Thursday, January 18, 2018

TO HEAR SOMETHING

Dear Spike:

The other day I was at a restaurant a few miles west of Boston. I was seated in a booth next to a boy and his father. The boy was about 14, I guess.

He looked terrified.

It wasn’t my business. I know it wasn’t. But I listened in on their conversation. I couldn’t really help it, actually. The dad was a loud guy with a thick Boston accent. He was talking about football. The New England Patriots were in the playoffs. Their quarterback, Tom Brady, had the rest he needed after coming off the injured reserve.

“This could be a really special year,” the dad said.

The kid kept trying, and failing, to break into the conversation, and I could hear his voice becoming more and more agitated. The dad, it seemed, was clueless.=

And then, finally, this:

“Dad… just… I need you to hear something from me.”

The dad shut up just long enough for his kid to blurt out:

“I-think-you-already-know-but-I-needed-to-make-sure-because… I’m-dating-a-boy.”

The dad fell silent. He was quiet for a really long time. An uncomfortably long time. A terrifyingly long time.

The boy said “Dad, are you OK?” and there was no response.

I peeked over the booth. The dad was looking down at his phone, tapping away at something. He wasn’t even looking at his kid. And I just wanted to stand up and punch him. Or maybe not to punch him but scream at him. Or maybe not to scream at him but to at least put my hand on the boy’s shoulder and say, “this is not what you deserve,” and "it gets better," and "I promise you that this is not how everyone will react."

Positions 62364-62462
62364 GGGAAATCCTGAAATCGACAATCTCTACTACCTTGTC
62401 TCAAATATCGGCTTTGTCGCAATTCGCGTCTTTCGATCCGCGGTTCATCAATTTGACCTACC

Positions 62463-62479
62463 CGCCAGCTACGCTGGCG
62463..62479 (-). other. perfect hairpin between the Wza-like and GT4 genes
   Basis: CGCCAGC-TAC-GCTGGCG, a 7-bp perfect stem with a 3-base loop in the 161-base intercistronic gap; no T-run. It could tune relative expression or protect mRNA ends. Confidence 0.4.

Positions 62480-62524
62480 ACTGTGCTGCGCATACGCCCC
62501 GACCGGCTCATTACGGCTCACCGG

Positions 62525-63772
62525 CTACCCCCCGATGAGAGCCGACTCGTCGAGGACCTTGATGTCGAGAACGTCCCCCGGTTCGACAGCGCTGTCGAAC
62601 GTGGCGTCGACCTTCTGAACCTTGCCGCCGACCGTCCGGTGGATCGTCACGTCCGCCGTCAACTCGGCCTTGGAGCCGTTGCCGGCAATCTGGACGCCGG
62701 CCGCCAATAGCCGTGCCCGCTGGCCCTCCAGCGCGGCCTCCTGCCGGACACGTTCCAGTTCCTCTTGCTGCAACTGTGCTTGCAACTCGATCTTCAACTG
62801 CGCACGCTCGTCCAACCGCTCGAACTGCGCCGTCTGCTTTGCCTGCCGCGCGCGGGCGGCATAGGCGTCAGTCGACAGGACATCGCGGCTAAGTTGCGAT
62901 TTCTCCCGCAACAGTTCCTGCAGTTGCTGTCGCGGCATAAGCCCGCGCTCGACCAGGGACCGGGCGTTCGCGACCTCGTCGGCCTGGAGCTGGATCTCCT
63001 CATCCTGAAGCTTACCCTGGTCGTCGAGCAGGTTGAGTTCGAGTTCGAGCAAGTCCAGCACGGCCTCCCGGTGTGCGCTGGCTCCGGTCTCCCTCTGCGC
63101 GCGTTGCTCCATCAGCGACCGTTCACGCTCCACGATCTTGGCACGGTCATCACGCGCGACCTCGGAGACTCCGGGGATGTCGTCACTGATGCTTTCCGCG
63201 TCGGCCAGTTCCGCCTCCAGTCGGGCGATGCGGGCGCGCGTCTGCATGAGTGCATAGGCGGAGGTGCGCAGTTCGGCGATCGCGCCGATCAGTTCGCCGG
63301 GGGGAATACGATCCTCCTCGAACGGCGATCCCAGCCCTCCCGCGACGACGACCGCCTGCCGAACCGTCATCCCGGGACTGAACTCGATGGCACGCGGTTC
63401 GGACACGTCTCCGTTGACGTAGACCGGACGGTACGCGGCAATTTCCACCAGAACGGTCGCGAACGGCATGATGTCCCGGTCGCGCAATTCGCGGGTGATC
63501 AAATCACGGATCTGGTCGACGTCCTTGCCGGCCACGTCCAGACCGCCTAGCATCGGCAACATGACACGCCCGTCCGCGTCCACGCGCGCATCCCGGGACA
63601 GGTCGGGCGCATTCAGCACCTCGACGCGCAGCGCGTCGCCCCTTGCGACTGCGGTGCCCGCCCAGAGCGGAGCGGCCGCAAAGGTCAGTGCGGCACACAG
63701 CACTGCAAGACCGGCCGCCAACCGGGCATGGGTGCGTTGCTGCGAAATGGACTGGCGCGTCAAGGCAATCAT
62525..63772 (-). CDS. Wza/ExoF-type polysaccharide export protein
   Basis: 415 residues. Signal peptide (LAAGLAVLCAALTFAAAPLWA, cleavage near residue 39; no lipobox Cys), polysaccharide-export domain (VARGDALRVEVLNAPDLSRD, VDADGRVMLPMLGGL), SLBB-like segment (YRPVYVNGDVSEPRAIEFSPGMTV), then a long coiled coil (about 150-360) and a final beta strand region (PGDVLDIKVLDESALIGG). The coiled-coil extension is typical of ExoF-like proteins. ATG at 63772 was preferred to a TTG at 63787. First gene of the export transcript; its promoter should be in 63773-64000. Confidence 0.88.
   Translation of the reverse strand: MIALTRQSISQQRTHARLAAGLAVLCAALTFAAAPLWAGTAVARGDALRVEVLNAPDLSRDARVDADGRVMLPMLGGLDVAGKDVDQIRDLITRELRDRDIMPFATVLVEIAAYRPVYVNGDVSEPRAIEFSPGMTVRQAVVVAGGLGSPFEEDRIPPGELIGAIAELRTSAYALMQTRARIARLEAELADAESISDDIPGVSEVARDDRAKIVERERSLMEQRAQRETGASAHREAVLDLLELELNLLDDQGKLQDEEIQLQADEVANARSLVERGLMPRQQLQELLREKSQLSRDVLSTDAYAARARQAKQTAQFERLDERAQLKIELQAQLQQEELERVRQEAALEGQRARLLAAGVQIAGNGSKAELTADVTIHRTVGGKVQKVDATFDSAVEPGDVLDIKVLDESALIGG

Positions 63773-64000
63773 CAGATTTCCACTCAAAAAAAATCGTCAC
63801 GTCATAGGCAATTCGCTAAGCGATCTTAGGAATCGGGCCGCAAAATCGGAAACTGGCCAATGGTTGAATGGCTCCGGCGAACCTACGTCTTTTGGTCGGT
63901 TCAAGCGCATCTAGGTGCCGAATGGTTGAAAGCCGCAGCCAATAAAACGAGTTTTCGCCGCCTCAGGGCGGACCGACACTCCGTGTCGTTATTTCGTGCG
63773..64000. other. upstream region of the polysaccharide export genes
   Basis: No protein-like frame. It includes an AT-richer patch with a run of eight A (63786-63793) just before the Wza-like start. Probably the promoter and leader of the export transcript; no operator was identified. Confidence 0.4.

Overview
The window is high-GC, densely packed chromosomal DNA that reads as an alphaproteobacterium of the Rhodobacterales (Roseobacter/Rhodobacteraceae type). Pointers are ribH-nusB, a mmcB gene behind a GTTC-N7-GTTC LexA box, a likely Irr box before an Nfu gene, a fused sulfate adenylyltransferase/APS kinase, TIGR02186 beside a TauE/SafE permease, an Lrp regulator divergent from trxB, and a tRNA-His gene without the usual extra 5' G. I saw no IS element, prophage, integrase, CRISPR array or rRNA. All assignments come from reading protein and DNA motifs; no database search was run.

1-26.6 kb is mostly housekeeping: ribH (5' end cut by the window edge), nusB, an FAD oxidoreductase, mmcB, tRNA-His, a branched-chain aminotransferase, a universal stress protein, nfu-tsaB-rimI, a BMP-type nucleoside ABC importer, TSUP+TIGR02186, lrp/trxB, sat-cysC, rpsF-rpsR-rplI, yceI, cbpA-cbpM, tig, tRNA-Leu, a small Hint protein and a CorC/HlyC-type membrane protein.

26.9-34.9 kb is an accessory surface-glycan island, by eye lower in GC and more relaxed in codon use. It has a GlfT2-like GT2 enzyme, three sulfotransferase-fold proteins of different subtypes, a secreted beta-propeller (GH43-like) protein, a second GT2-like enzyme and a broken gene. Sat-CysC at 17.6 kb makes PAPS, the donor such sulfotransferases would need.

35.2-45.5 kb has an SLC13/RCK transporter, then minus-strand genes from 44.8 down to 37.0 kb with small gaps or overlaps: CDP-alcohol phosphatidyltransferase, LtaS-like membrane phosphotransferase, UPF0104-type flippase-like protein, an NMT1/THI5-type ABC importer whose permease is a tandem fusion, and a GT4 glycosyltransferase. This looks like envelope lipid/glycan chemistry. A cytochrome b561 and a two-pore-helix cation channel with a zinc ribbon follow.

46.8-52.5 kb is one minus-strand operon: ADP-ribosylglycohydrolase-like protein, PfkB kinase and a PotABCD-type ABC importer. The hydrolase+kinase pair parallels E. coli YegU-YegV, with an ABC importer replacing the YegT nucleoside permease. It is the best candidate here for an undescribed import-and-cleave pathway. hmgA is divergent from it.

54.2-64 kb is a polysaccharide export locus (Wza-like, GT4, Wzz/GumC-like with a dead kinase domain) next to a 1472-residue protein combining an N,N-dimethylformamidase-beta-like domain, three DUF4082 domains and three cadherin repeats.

But I didn’t. I don’t know why I didn’t but I didn’t. It wasn’t my business, I told myself.

“Dad,” the boy said again, and his voice was growing more desperate. “Are you OK?”

The man remained quiet. Kept tapping away at his god-forsaken phone. And then the kid said, “just say something, OK? It’s OK if you’re mad.”

And the dad finally replied, “just give me a second here, OK?” and then he said, “does the 30-yard line sound good?”

And the boy said, “what?”

Then the dad was crying. And he said, “Joey, that was the bravest thing I’ve ever seen in my life. I’m really proud of you. And if we can get these tickets and leave right now, we can totally make the game tonight.”

“Because this is a big day. You’re… well, shit… I guess you’re a man today. Because men do brave things. And I’d really like to celebrate that with you.”

Then the kid was crying. And I was crying. And there was a guy at the bar, across from us, who had obviously also been listening in because he was crying, too. The server came over to my table; there were tears in his eyes.

And just like that, they were gone. I’m actually not even sure they paid for their food, which was sort of awkward, but whatever.

I can’t even imagine what last-minute tickets to an NFL playoff game must have cost. But I really hope they made it to the game.

I grew up rooting for the 49ers. I'm not much on an NFL fan these days, and I sure as heck am no fan of Tom Brady and his coach, Bill Belichick, but that night I watched the game and I cheered for New England. For Joey and his dad. 

The Patriots won, by the way. The score was 35-14.

Love,
dad

2 comments:

Kimberly said...

That’s amazing and beautiful. ❤️

Anonymous said...

I love your writing...whoever you are!